By Stanley B. Greenfield, Alain Renoir
Stanley B. Greenfield, one of many world’s premiere Anglo-Saxon students, writes of why, after greater than thirty years of analysis, he undertook the Herculean activity of rendering Beowulf into contemporary verse: “I sought after my translation to be not just faithful to the unique yet, because the overdue John Lennon could have placed it, ‘A Poem in Its personal Write.’ i needed it to ‘flow,’ to be effortless to learn, with the narrative circulation of a contemporary prose tale; but to indicate the rhythmic cadences of the outdated English poem. i needed it either glossy and outdated English in its reflexes and sensibilities, delighting either the overall reader and the Anglo-Saxon professional. . . . i needed it to breed the intoxication of aural contours which… may have happy and amused warriors over their cups within the Anglo-Saxon mead-hall, or these priests in Anglo-Saxon monasteries who paid extra awareness to music and to tales of Ingeld than to the lector and the gospels.”
Greenfield has succeeded to a notable measure in attaining his pursuits. An early reviewer of the manuscript, Daniel G. Calder of UCLA, wrote: “I locate it the easiest translation of Beowulf.
One of the good issues of different translations is they make the analyzing of Beowulf difficult. Greenfield’s translation speeds besides massive ease. . . students will locate the interpretation interesting as an workout within the profitable recreating of assorted points of previous English poetic style.”
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Extra resources for A Readable Beowulf: The Old English Epic Newly Translated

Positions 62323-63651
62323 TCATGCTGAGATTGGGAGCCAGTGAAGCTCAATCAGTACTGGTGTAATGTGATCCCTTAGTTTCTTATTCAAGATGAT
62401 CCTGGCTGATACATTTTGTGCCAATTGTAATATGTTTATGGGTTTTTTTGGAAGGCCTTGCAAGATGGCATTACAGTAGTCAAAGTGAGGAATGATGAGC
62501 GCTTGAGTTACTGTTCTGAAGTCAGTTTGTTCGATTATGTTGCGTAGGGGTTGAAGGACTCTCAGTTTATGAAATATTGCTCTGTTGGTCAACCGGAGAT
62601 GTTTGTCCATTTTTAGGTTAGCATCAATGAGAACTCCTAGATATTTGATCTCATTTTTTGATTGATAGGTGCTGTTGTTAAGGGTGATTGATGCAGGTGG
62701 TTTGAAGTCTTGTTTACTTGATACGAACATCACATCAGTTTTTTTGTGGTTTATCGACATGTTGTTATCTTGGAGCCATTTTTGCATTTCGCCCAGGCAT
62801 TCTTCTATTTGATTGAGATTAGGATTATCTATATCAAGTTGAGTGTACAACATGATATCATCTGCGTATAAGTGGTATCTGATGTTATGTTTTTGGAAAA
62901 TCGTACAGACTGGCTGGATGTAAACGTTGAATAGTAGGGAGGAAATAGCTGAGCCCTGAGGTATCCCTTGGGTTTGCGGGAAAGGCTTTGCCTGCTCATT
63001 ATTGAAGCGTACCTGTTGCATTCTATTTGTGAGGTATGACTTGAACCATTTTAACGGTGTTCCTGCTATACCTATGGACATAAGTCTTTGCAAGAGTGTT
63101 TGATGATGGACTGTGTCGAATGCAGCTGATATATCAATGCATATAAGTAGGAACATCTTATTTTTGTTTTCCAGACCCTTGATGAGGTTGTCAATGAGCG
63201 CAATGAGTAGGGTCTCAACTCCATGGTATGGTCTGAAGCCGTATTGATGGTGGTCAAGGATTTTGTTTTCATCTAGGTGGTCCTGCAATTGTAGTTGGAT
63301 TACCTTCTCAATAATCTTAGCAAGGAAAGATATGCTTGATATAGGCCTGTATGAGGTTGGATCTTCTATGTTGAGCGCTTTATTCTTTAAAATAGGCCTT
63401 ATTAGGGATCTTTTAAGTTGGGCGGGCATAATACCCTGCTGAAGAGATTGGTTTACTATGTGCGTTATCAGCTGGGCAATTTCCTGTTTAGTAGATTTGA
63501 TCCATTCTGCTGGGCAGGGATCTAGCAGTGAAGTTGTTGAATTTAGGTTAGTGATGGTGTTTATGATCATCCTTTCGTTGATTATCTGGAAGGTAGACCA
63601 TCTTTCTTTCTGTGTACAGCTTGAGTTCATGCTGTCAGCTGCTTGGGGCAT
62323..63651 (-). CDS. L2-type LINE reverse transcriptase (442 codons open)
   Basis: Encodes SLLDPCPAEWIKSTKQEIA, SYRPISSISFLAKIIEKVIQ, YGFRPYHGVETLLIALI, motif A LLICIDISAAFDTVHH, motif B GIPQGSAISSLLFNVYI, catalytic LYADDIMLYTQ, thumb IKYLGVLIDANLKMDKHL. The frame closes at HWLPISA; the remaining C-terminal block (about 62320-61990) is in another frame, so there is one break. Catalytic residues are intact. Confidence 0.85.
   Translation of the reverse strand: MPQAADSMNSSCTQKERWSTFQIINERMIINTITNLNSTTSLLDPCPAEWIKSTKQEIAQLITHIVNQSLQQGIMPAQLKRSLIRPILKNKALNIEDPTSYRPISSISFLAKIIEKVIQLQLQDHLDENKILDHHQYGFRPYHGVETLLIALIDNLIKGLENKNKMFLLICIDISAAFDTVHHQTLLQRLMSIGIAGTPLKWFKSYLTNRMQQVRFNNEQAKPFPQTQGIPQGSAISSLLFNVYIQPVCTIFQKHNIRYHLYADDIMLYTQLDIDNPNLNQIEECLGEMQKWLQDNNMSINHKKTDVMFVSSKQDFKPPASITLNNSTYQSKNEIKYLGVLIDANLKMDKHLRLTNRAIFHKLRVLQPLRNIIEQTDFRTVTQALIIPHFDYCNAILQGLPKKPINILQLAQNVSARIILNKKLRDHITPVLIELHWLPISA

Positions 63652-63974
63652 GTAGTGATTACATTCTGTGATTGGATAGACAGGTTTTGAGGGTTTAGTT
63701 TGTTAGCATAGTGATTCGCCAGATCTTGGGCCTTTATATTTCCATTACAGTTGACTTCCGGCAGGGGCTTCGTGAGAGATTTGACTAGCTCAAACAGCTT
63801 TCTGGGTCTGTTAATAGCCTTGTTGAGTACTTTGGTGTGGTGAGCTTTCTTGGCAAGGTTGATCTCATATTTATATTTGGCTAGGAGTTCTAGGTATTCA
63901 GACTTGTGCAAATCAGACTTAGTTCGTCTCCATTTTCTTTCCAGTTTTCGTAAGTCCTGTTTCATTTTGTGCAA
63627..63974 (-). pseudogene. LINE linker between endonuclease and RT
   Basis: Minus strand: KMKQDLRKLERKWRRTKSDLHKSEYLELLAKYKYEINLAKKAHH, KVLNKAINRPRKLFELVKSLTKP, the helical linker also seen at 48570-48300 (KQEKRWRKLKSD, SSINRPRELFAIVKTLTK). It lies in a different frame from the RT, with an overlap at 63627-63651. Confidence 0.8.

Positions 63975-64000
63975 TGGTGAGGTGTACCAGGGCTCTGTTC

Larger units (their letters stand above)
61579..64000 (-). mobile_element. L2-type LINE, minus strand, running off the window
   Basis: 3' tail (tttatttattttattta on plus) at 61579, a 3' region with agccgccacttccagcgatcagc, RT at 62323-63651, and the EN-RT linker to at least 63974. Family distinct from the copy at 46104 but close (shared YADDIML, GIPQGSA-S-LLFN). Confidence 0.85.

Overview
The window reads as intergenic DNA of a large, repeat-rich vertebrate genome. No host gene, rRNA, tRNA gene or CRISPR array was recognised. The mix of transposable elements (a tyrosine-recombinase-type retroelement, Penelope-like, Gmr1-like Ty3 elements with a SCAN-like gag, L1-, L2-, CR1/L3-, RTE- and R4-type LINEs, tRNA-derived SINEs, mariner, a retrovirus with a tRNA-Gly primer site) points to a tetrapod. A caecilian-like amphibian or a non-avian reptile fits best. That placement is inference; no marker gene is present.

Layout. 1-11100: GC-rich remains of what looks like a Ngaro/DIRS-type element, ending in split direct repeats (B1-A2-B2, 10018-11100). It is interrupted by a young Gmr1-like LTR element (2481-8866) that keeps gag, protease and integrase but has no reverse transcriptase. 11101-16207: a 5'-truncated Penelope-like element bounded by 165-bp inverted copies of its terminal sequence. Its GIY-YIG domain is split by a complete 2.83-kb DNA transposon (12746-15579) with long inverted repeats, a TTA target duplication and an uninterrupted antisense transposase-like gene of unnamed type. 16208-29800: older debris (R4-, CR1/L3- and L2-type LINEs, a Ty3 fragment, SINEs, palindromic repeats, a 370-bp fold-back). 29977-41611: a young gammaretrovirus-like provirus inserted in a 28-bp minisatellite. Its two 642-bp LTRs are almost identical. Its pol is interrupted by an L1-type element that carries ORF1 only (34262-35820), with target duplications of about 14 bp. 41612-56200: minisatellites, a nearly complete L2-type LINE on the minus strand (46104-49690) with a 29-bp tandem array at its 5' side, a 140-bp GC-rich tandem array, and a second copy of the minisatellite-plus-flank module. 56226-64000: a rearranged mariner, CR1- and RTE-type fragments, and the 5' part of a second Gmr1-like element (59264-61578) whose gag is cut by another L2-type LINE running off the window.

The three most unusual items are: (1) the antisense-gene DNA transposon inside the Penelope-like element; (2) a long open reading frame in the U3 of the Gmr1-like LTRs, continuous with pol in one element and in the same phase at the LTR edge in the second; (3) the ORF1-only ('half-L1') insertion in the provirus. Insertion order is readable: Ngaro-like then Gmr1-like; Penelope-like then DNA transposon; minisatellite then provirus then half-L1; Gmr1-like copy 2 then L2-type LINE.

When brought to bear upon the action of the Nibelungenlied, the information which we are thus invited to draw from an outside source forces us to reformulate our own view of Hagen's character only a few lines before we see his head roll under the sword of a vengeful queen. Both alternatives occur in Beowulf, with the first one illustrated in Hyglac's surprise at the news of the successful cleansing of Heorot (1992-97), which prompts us to reconsider Beowulf's earlier assertion that he undertook the adventure at everybody's instigation (415-18); or in the poet's belated allegation that Beowulf had a "despised" (2184: "hean") childhood, which prompts us both to reconsider our hero's earlier boasting about his glorious youth (408-9) and to perceive a kind of structural relationship between him and the mythological Scyld Scefing, whose early childhood was also unglorious (7) but who nevertheless rose to the full glory of an ideal king and protector of the people.
XV that today only the specialist in Old English can read the original. Hence the need for translators. And there have been many who have sought to make the poem "readable" in the most basic sense of that word, turning this monument of Old English heroic literature into Modern English. But readability involves more than modernization, especially when the work in question is both a narrative and a poem. The fact that translator has succeeded translator (I furnish a list of most of the twentieth-century English poetic translators in the end matter of this book) testifies to the dissatisfaction each has felt with his or her predecessors' efforts to capture the literal meaning, narrative movement, or poetic qualities of the original.
My lexical transformation of the kenning ''hronrad" of line 10 into "whale-big seas" is both modernsounding and expansive in its ambiguity, suggesting, even as the Old English does, the huge domain Scyld has built and, additionally, the birth of the Scylding dynasty. That my nine-syllable line is capable of responding sensitively to differences in what we may call the density of the Old English poetic measures may be seen by comparing my lines 320-31, where Beowulf and his men march ringingly in their armor to Heorot, and lines 560-69, where Beowulf describes his fight with sea-monsters.